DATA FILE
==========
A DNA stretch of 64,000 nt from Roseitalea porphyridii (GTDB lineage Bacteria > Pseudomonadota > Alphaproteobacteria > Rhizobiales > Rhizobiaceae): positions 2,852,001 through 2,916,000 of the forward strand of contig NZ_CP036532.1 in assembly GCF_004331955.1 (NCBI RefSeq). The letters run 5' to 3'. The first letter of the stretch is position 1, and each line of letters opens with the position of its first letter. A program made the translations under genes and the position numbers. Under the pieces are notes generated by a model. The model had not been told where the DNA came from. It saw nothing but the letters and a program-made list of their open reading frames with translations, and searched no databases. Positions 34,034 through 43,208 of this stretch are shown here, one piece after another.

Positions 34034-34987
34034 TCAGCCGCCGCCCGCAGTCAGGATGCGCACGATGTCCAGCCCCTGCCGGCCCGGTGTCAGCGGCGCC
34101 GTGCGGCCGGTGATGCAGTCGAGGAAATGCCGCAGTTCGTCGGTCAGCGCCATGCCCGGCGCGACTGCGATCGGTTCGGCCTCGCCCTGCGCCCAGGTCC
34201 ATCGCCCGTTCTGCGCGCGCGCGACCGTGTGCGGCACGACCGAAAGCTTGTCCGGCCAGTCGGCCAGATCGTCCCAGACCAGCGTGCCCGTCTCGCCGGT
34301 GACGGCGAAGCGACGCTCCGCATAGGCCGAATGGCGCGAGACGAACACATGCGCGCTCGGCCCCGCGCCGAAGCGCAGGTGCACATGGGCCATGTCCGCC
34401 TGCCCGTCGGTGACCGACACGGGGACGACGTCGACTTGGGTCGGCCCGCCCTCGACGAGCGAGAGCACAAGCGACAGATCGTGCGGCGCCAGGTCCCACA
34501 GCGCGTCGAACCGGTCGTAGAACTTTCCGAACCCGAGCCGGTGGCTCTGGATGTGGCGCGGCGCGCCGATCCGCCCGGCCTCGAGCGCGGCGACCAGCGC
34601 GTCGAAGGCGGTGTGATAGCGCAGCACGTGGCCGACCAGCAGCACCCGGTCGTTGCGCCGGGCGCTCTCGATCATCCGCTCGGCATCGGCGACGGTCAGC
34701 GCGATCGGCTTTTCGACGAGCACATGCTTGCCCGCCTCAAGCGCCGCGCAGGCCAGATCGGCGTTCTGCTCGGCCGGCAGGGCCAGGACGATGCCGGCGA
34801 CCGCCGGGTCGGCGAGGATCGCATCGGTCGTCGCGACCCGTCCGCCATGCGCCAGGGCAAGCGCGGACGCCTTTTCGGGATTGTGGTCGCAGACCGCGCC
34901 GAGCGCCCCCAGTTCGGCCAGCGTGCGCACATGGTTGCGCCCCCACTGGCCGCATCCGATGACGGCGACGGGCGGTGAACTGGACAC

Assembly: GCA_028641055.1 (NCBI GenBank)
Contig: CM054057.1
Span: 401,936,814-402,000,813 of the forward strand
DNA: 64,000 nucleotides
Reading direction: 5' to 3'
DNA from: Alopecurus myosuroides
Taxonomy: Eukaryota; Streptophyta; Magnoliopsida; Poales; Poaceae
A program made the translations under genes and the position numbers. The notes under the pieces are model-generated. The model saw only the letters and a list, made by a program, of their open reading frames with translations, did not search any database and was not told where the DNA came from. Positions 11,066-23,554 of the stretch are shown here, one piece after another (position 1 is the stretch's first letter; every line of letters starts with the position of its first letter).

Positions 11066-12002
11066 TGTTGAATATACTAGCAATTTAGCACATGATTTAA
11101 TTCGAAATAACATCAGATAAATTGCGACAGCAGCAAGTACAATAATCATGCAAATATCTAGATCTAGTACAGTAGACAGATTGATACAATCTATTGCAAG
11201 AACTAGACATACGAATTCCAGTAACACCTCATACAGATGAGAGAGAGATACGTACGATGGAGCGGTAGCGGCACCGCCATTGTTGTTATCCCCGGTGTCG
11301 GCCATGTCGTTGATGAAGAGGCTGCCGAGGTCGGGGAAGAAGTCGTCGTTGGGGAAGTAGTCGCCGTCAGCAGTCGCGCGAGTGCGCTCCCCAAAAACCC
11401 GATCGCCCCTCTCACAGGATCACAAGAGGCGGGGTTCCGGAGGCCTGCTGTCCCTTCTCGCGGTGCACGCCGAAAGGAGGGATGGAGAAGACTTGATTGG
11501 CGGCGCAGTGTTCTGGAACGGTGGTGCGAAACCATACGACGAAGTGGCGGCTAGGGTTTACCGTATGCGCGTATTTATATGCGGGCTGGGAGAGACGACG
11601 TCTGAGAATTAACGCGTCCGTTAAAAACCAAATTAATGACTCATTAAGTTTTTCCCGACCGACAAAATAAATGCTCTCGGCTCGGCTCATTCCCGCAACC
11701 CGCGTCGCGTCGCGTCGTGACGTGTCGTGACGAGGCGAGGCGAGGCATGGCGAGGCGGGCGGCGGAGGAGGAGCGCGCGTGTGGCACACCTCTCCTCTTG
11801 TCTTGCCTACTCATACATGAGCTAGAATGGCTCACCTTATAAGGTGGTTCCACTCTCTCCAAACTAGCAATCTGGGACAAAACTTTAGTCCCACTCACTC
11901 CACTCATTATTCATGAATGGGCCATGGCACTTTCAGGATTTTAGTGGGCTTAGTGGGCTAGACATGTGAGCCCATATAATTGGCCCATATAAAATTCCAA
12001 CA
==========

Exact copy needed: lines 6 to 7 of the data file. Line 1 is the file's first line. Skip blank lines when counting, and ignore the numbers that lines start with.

34301 GACGGCGAAGCGACGCTCCGCATAGGCCGAATGGCGCGAGACGAACACATGCGCGCTCGGCCCCGCGCCGAAGCGCAGGTGCACATGGGCCATGTCCGCC
34401 TGCCCGTCGGTGACCGACACGGGGACGACGTCGACTTGGGTCGGCCCGCCCTCGACGAGCGAGAGCACAAGCGACAGATCGTGCGGCGCCAGGTCCCACA